Stopping Traffic by Robin Gorman Newman
My son has long been a Rescue Hero in the making. That’s when he’s not busy being a CSI Investigator, SWAT Team member, Policeman, Fireman, EMS worker, Spy, Power Ranger, etc., etc.
He has an impressive collection of baseball caps emblazoned with a wide array of motifs fitting these various bills. He has costumes replete with pants, vests and accessories that further feed the frenzy. On top of that, he has Nerf guns, play handcuffs, flashlights, etc.
Add to all that a widely vivid imagination and a deep desire to do good/help people, and you never know what can result.
I witnessed it first hand at an impromptu playdate last week. A friend he sits with on the bus popped over after school to give him something, and he wound up staying for two hours. Thankfully, the rain had finally subsided, and they opted to play outdoors.
They rode bikes up and down the street, but when the paraphenalia and role play started to break out, things took a more complex turn. I was watching them for some time, and then retreated to my office where I could see them out the window. But, I learned that I can’t turn my back for 5 seconds.
The phone rang, and it was my next door neighbor Jill, who we’re friendly with. She asked, “Do you know that Seth and his friend are stopping traffic?” I was stunned…embarassed (for not knowing)…thanked her for calling and bolted out the door.
I should have taken a picture of what I saw. Seth was on one side of the street in front of the house, and his playmate in crime was on the other side across the street, and they had strung a piece of plastic rope across the road so cars had to stop. They also put out plastic cones that Seth likes to play with when he’s creating a “construction zone.” Very authoritatively, they proclaimed they were stopping cars as they endeavored to drive down the block, to make sure they were wearing seatbelts. They took huge pride in pointing out the Fed Ex truck they had also stopped, and how the driver thanked them for so dilligently trying to protect people.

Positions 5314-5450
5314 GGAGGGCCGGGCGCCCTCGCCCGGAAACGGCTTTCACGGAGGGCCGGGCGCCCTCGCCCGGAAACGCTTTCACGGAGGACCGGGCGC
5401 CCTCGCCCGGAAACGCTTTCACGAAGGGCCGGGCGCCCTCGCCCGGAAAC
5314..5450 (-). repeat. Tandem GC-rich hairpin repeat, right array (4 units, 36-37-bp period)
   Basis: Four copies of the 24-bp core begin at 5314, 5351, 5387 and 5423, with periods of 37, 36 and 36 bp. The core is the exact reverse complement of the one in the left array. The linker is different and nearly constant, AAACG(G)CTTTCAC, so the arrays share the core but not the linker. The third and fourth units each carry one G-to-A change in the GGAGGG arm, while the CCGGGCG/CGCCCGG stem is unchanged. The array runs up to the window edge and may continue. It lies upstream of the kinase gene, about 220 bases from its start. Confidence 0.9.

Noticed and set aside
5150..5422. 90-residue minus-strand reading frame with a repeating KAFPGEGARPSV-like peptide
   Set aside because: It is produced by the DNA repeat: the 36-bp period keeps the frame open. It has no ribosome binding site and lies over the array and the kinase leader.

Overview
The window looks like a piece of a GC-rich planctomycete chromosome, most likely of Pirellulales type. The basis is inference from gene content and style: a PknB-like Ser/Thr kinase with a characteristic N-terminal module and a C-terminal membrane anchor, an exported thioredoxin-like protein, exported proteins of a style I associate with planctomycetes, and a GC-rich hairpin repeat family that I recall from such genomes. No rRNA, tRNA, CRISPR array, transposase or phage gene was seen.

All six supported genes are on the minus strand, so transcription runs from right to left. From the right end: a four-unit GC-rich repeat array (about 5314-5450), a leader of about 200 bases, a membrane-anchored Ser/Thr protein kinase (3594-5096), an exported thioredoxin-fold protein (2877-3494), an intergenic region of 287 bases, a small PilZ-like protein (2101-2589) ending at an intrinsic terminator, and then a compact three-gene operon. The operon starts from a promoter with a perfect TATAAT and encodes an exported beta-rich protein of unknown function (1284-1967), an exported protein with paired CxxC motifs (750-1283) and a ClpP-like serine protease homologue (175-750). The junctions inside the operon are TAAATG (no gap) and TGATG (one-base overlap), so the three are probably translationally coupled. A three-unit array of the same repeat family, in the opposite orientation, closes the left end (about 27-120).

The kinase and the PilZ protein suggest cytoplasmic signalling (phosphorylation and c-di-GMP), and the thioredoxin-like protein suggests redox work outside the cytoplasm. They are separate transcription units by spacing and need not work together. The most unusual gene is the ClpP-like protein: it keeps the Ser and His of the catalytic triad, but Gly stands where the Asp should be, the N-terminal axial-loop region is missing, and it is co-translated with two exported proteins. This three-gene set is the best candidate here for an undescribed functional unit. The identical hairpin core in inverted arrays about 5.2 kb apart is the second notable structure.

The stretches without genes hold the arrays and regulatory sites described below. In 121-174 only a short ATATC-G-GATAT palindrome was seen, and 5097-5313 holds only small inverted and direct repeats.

I ordered them off the street and to gather their gear from the road and tried to explain how, while they meant well, there are people in this world who might not embrace their efforts. What if they ran into someone like that? Seth then showed me a hammer (real one) he had taken from our garage, and how he was prepared to use it in self defense if needed. Part of me was glad he had thought of that, but I certainly didn’t want him engaging in a fight.
He and his friend both complained how I ruined their fun. And, I suppose you could say I did. But, what’s a mother to do?! I need to somehow help channel his desire to do good and play security into a safer mode of expression. What, at the moment, I don’t know.
What also concerns me is that I now feel I can’t let him out of my sight for even a brief period, even in front of the house. That’s all it takes for something to happen, and even in the safest of neighborhoods, bad things can result.
Next time, my son goes to play outside, perhaps I’ll join his SWAT team or whatever it is at the moment. I’m sure he’d welcome the additional manpower, and I’d have an up close ‘n personal look (and control) over the situation. Stopping traffic is not a game I’d recommend.